(Note: anyone interested in technical discussions can skip this post. This is just explaining my thinking about my content delivery.)
At this point, Twitter has been burdened with a debt service of $1 billion per year, and has allegedly lost a lot of major advertising accounts. I find it unlikely that this will rapidly reverse, and so Twitter will be a liquidity black hole. However, my guess is that Musk and/or deep-pocketed backers will pour cash into that black hole for at least a little while, barring other major developments (which may happen). My reasoning is to look at Musk’s history — his firms relied on government subsidies. It is fairly clear that there are at least some governments that might be willing to funnel a couple billion into Twitter.
A mass exodus of “normies” from Twitter is possible, and would happen if some of Musk’s previous musings were implemented. But unless my experience on their is too miserable and/or there is a reputational risk associated with the site, I am not going to make any major changes to my “social media strategy” (which is a serious-sounding description of retweeting cat pictures and ranting about stupid things that Larry Summers has written).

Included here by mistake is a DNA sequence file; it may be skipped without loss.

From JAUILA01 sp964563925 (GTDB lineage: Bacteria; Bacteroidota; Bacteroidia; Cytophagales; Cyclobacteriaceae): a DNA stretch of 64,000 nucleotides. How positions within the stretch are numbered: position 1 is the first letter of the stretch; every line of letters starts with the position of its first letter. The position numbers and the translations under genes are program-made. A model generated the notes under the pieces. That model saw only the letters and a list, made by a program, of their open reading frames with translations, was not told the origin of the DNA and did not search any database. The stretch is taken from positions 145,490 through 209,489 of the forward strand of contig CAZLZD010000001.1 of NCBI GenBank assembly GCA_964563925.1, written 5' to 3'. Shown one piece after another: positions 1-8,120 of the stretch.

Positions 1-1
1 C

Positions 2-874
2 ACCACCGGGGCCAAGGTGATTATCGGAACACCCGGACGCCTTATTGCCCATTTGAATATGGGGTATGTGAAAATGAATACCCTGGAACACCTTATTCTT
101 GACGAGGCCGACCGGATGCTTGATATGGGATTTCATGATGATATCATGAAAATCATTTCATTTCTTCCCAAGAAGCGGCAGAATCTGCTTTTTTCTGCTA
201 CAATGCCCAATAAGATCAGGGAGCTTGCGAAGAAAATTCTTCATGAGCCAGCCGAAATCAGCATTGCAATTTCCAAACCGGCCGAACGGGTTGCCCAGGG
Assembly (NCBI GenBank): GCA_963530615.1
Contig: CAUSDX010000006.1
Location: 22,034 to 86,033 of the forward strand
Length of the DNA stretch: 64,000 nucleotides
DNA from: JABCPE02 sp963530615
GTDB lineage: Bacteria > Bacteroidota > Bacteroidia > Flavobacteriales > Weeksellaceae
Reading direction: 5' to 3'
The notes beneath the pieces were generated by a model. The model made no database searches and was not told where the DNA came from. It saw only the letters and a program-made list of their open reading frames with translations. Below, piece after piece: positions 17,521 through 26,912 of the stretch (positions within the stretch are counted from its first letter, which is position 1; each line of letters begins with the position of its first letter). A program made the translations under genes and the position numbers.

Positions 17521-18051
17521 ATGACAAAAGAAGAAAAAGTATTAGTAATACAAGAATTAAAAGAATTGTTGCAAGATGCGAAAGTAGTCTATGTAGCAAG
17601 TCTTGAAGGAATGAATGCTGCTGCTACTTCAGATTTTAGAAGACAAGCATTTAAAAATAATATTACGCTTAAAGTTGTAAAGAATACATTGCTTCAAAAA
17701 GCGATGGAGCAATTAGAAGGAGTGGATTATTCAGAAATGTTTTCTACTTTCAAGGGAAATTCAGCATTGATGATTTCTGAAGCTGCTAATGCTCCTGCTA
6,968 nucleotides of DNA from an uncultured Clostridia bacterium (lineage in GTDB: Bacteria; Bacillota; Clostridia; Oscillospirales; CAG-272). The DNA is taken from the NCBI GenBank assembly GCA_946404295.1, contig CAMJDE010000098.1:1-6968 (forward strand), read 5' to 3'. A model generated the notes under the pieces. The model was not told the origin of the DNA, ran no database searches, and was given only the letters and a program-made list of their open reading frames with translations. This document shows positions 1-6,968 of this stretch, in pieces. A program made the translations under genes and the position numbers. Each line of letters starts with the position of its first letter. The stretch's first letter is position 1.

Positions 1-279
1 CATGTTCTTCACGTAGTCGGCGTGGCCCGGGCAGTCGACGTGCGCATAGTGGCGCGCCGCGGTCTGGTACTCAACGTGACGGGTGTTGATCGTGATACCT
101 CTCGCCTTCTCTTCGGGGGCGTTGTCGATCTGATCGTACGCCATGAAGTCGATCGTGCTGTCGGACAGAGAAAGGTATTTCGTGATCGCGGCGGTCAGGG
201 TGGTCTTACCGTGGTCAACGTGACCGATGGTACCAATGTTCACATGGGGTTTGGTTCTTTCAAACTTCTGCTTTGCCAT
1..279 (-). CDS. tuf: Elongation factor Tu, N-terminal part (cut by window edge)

My Previous Strategy
I push out free content on the internet as a publicity device for my books, and to circulate drafts to get comments (crowd-sourced technical editing). A tertiary objective is that I also get to rant about economics and finance — although those rants may not help sell my books. I also use social media of various types to get curated lists of things to read and write about.
I largely pushed my short form content (rants) and the curating function to Twitter. This worked well, and I also used Twitter to keep up with non-economic news. So long as you use the chronological timeline — i.e., no algorithmic garbage pushed into my timeline — and aggressive unfollowing/muting/blocking, Twitter is extremely useful for getting good information on niche topics in the same platform. So long as there is nothing that interferes with that function, I can largely stick with what I am doing.
However, I may need to reduce my dependence upon Twitter. As such, I might pivot to putting more short form content out on my Substack and blog. Rather than clog people’s e-mails, I might confine the random rants on the blog. I also need to react more to the econ blogosphere in my website writings, which I had largely done on Twitter.
Although there have been a lot of discussions about migrating econ twitter elsewhere, I will be a late adopter. I will be able to see where traffic is coming from, and so know where to put efforts if necessary.